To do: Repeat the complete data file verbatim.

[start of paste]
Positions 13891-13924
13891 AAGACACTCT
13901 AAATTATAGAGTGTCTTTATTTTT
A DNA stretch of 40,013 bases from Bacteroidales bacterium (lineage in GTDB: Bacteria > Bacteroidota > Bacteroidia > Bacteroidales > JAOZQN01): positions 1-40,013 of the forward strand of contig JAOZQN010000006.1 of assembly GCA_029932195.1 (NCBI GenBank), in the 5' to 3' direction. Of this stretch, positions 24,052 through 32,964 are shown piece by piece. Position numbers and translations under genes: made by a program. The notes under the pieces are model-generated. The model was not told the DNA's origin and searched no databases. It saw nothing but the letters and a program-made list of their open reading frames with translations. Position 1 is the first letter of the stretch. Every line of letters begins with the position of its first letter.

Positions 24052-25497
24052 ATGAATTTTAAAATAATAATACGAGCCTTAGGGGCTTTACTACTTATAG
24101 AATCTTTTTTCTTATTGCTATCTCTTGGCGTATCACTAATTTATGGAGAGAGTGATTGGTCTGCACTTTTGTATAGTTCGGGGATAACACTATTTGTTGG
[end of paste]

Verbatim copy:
Positions 13891-13924
13891 AAGACACTCT
13901 AAATTATAGAGTGTCTTTATTTTT
A DNA stretch of 40,013 bases from Bacteroidales bacterium (lineage in GTDB: Bacteria > Bacteroidota > Bacteroidia > Bacteroidales > JAOZQN01): positions 1-40,013 of the forward strand of contig JAOZQN010000006.1 of assembly GCA_029932195.1 (NCBI GenBank), in the 5' to 3' direction. Of this stretch, positions 24,052 through 32,964 are shown piece by piece. Position numbers and translations under genes: made by a program. The notes under the pieces are model-generated. The model was not told the DNA's origin and searched no databases. It saw nothing but the letters and a program-made list of their open reading frames with translations. Position 1 is the first letter of the stretch. Every line of letters begins with the position of its first letter.

Positions 24052-25497
24052 ATGAATTTTAAAATAATAATACGAGCCTTAGGGGCTTTACTACTTATAG
24101 AATCTTTTTTCTTATTGCTATCTCTTGGCGTATCACTAATTTATGGAGAGAGTGATTGGTCTGCACTTTTGTATAGTTCGGGGATAACACTATTTGTTGG